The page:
13
Research Questions
  • Quantitative
  • 3. What is the impact of African American eighth
    and ninth grade students enrolled in track 1 or
    track 2 mathematics and advancing in mathematics
    learning by entering in chemistry, physics,
    pre-calculus, AP Physics, or AP Calculus in the
    eleventh and twelfth grades?

14
Research Questions
  • Quantitative
  • 4. What factors do counselors identify as
    influential on African American students
    placement in track 1 or track 2 in eighth and
    ninth grades mathematics?

15
Hypotheses
  • Ho1 There is no statistically significant
    relationship between the decision to enroll in
    track 1 or track 2 in the eighth and ninth grades
    mathematics and pass/fail status of African
    American students on the eleventh grade Texas
    Assessment of Knowledge and Skills (TAKS)
    Exit-Level Mathematics Test.

16
Hypotheses
  • Ho2 There is no statistically significant
    relationship between African American eighth and
    ninth grades mathematics students pass/fail
    status on the eleventh grade Texas Assessment of
    Knowledge and Skills (TAKS) Exit-Level
    Mathematics Test among six high school campuses
    within a large urban school district .

17
Hypotheses
  • Ho3 There is no statistically significant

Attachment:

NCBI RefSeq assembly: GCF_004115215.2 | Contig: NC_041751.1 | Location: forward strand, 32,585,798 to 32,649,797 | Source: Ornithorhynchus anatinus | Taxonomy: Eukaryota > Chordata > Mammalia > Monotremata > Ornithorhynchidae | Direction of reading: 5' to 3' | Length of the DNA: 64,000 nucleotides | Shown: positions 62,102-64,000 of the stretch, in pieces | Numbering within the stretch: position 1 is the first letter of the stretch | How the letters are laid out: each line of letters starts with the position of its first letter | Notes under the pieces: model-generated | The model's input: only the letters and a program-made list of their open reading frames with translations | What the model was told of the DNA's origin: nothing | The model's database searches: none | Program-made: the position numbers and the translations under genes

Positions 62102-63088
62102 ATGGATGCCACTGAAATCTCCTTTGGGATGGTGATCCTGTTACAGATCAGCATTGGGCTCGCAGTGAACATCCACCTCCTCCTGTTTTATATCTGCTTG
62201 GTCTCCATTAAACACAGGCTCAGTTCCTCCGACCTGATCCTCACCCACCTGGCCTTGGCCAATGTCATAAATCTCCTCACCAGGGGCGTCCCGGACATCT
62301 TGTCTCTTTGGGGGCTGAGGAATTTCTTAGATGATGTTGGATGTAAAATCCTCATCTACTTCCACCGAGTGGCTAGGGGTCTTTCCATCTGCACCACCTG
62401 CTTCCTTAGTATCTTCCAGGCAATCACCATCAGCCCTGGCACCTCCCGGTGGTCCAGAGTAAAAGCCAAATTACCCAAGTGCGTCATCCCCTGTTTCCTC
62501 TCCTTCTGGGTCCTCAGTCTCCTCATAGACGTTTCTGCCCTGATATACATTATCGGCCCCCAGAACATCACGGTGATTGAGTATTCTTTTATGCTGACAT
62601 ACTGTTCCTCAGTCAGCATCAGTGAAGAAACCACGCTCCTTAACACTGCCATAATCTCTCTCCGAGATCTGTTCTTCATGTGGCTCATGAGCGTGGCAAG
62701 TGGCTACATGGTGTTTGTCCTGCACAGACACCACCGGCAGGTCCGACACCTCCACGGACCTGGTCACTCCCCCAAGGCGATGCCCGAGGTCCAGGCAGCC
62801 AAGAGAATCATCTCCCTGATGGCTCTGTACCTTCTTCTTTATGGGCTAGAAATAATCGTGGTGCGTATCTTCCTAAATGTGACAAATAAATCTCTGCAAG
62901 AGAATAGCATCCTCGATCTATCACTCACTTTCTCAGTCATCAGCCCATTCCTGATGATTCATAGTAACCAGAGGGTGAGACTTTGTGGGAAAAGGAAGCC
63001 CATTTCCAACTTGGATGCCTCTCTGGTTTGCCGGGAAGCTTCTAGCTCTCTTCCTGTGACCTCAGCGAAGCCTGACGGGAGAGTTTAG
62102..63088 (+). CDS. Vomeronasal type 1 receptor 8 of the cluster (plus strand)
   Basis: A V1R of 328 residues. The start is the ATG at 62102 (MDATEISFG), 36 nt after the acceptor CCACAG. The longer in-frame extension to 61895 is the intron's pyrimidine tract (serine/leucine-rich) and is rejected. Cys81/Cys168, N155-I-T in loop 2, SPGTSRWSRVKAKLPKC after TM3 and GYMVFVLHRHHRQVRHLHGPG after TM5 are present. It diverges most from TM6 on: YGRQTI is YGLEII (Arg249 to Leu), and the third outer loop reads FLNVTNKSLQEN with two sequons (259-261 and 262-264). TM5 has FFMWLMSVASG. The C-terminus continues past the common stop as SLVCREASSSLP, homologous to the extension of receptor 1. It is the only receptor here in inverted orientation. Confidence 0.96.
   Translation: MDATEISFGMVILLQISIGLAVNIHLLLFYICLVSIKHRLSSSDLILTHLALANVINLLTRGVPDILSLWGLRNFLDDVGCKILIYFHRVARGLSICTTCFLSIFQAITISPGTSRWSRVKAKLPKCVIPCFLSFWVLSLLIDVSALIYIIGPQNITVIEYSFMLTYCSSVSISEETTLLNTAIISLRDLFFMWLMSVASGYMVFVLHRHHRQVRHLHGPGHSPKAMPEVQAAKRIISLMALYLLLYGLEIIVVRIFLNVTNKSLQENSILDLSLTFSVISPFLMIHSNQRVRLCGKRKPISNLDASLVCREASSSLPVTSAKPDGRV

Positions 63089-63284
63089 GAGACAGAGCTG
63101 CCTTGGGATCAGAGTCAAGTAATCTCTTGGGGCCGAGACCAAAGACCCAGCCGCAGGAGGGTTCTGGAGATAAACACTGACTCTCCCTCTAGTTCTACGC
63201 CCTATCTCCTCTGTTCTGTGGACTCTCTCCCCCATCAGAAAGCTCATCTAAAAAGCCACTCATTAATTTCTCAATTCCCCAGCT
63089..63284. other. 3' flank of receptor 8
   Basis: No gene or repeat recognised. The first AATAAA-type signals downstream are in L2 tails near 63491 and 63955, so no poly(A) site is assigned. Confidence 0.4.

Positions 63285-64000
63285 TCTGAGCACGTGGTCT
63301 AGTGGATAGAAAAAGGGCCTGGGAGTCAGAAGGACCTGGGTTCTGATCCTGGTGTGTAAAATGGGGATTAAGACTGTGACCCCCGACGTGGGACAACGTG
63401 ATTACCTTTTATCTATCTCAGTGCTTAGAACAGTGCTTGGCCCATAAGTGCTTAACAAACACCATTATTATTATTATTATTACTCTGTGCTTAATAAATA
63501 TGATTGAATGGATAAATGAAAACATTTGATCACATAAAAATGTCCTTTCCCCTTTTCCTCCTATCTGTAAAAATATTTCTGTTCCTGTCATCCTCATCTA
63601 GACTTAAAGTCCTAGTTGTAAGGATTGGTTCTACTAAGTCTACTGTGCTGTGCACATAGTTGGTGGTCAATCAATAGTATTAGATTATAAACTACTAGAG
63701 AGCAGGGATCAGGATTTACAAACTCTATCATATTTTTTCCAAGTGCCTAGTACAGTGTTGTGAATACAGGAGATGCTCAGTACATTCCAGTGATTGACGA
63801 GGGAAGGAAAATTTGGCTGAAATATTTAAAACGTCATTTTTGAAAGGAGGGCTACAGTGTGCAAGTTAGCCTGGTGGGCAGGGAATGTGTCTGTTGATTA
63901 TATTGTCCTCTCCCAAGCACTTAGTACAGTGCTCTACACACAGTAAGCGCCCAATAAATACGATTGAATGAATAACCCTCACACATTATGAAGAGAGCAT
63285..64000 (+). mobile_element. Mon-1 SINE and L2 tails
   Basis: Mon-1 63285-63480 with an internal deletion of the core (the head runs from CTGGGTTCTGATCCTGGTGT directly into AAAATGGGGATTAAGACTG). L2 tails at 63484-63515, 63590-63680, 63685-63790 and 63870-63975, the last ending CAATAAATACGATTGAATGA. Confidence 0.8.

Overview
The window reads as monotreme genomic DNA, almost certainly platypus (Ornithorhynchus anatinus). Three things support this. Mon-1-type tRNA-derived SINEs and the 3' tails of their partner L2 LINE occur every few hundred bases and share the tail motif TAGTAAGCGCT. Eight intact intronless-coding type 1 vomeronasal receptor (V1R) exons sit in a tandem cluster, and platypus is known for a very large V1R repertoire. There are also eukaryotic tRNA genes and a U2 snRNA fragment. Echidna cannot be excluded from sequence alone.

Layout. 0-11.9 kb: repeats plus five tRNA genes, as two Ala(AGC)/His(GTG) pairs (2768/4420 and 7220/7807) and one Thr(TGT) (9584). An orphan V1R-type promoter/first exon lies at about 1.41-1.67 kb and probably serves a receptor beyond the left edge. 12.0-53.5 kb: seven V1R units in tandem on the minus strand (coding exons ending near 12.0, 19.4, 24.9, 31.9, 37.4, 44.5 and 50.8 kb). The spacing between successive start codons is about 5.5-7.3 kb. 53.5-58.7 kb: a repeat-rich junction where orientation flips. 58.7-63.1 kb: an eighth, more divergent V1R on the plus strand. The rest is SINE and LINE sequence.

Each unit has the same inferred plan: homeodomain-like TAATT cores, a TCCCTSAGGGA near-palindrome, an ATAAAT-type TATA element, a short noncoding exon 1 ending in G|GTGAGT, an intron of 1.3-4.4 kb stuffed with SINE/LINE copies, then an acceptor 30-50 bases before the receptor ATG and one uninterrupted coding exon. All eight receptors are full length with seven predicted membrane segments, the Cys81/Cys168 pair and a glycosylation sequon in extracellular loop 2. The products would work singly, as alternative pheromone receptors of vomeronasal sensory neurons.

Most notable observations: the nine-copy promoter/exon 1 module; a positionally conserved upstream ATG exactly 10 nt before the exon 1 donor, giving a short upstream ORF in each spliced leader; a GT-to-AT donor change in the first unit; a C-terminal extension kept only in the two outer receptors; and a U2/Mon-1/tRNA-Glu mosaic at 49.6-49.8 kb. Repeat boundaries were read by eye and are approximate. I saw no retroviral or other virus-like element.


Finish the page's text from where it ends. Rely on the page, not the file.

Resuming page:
relationship between the African American eighth
    and ninth grade students enrolled in track 1 or
    track 2 mathematics and advancing in mathematics
    learning by entering in chemistry, physics,
    pre-calculus, AP Physics, or AP Calculus in the
    eleventh and twelfth grades.

18
Importance of Study
  • Results of the study could provide a learning
    foundation for educational leadership in areas
    where the increased success of African American
    students on the mathematics exit-level tests has
    been identified.

19
Review of Literature
  • No Child Left Behind
  • On January 8, 2002, President Bush signed the No
    Child Left Behind Act (NCLB) into law to begin
    educational reform designed to improve student
    achievement and change American school culture
    (Jones Hancock, 2005).

20
Review of Literature
  • Eighth-Grade Mathematics as the Gate-keeper to
    Advanced Mathematics Learning
  • In 1996, the National Assessment of Educational
    Progress (NAEP) revealed that for Grade 4, 8, and
    12, less than one third of U.S. students were
    proficient or above in mathematics and science
    (Glenn, 2000).

21
Review of Literature
  • African American Students in Advanced
    Mathematics Courses
  • Unfortunately, African American students in
    education today often experience a low-level,
    watered-down curriculum, negative perceptions
    about their ability, and low expectations
    regarding their achievement (Russell, 2005).

22
Review of Literature
  • Middle School Course Selection Patterns
  • In their analysis of American students
    achievement in the Third International
    Mathematics and Science Study, William Schmidt
    and his colleagues (1999) noticed how tracking